Did I really marry my cousin?
July 19, 2022
Who am I? Where did I come from?
These two age old questions are ones which humans often start asking at a young age.
In the home where I grew up, I became aware – at about age 10 – of an old photo album. Inside the very heavy, olive green velvet book were fragile pages of black and white photos of people who, my mother told me, were my ancestors.
It was an odd thought to think that these people – dressed in old fashioned clothes and hairstyles– were related; people of a different place and time.
Thus was born, for me, a lifelong interest in genealogy and a quest to answer those two questions: Who am I? Where did I come from?
When at college at the University of Puget Sound, I took a month long intense study class (the session was called Winterim) in January of 1979 where the focus was only genealogy. With that excellent professor to guide us, class participants traveled to the National Archives at Sand Point in Seattle and pored over microfiche census records, perused the available book collections at the Seattle Public Library, and learned to craft letters to governmental agencies for information. And, of course, got a master’s class as to how to research and document one’s genealogy.
At that time there was no way to access digital databases because they did not exist. All research took excessive amounts of time and travel, often with limited results, and meticulous hand written records.
Then, in 1996, two Provo, Utah, residents changed the world for genealogists everywhere. The Infallible Wikipedia tells us:
“Paul Brent Allen and Dan Taggart, two Brigham Young University graduates, founded Infobases and began offering Latter-day Saints (LDS) publications on floppy disks. In 1988, Allen had worked at Folio Corporation, founded by his brother Curt and his brother-in-law Brad Pelo.
Infobases’ first products were floppy disks and compact disks sold from the back seat of the founders’ car. In 1994, Infobases was named among Inc. magazine’s 500 fastest-growing companies. Their first offering on CD was the LDS Collectors Edition, released in April 1995, selling for $299.95, which was offered in an online version in August 1995. Ancestry officially went online with the launch of Ancestry.com in 1996.” (The Paul Allen named is not the same one who co-founded Microsoft)
Over the years, there have been numerous entertaining – at least to me – events which have occurred. Which is why this is likely to be a multi-week series of articles.
My mother-in-law spent decades researching her family lines and she, and my father in law, literally travelled in a Fifth wheel travel trailer for ten years all across the United States sightseeing and researching. She had purchased Allen and Taggart’s $300 product and used it daily.
The topic of genealogy has always been one which she and I have enjoyed discussing, ad naseum. Her impressive collection easily involves 50 large notebooks filled with carefully researched documents found throughout the United States as well as many garnered from other researchers who had made the leap ‘across the pond’, so to speak.
One thing she has always been quite proud about is her connection to one family on the first sailing of the Mayflower and the many ancestors who settled in the northeast.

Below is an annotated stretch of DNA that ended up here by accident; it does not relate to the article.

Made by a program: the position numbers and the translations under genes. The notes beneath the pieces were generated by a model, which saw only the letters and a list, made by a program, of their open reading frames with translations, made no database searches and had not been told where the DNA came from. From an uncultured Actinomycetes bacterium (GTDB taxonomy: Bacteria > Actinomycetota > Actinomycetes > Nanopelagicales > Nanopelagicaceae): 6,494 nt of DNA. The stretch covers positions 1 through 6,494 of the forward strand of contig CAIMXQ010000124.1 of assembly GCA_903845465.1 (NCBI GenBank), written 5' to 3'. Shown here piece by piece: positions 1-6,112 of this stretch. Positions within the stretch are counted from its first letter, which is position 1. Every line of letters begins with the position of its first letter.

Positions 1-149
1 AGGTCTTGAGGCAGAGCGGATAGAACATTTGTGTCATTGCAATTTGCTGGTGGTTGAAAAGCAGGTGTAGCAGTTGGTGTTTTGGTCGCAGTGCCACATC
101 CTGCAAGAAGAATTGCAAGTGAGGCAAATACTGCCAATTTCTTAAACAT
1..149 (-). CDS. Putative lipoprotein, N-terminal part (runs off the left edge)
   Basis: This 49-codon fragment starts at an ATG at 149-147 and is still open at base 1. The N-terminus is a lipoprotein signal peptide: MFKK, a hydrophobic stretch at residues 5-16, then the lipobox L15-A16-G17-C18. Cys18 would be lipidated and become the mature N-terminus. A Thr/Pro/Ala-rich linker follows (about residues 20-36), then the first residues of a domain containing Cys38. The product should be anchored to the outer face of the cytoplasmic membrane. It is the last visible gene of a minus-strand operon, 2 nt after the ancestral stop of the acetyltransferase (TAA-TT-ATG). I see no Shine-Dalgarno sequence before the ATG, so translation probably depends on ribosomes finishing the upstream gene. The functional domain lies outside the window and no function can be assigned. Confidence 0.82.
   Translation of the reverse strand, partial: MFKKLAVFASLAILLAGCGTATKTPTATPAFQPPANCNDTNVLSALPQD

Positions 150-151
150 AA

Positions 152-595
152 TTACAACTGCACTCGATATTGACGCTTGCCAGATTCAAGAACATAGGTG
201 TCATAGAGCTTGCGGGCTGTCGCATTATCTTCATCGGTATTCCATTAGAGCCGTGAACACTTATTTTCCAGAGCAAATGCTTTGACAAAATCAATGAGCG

Back in 1996, when she was heavily into the research, I had discovered some of the early ‘on line data bases’ and would frequently go out to Rootsweb to see if any potential relatives had posted something new.
Although I cannot recall the specifics of the event, one day I happened upon a distant relative’s family tree and started clicking backwards. Doing this often provided names and dates for previously unknown ancestors, thus enabling me to expand my family tree.
I was in my father’s line which had me back in Massachusetts. Not quite Mayflower connections, but darn close. It was a day when I ‘jumped the pond’ to England with my ancestor Elizabeth House… whose mother was one Elizabeth Hammond.
Hammond? Where had I seen that name recently? Then it hit me. Hammond was one of the names from my mother-in-law’s family which I had seen earlier that day when discussing genealogy with her! Hmmm… I wondered.
As I had her paper ancestry trees on the desk next to me, I only had to turn a few pages and there was THE connection. The one which proved that not only were my mother-in-law and I blood related but I had, in fact, married a cousin!
I think I let out a ‘whoop’ of some sort and then turned around to where my Mother-in-law happened to be sitting as she and my father-in-law were visiting, and announced that I’d found the holy grail of connections to prove, once and for all, that we were related.
Which meant, of course, that I had married my cousin (all legal since it was 10 generations back).
My poor daughter – only six that year – got the most confused look on her face when she learned that her Mom and Dad were related to each other which meant, and I quote, “Wait? How can I be related to myself?”
This caused all sorts of amusement for the family and I love to tell people that I’m married to my cousin if only to see the reaction I get.
As for my daughter’s question, the answer is that all of us are likely related to ourselves at some point. It kinda blows the mind, doesn’t it?
I must end, however, with the caveat all genealogists give. It is possible, that somewhere along the way there is an attribution for a person which will turn out to be wrong. Alas, none of us can go talk to the people involved to verify the information. All we can do is look for connections and, nowadays, to see if we have shared DNA to others claiming the same ancestors. But that IS a story for another week.
A link to https://www.ancestry.com/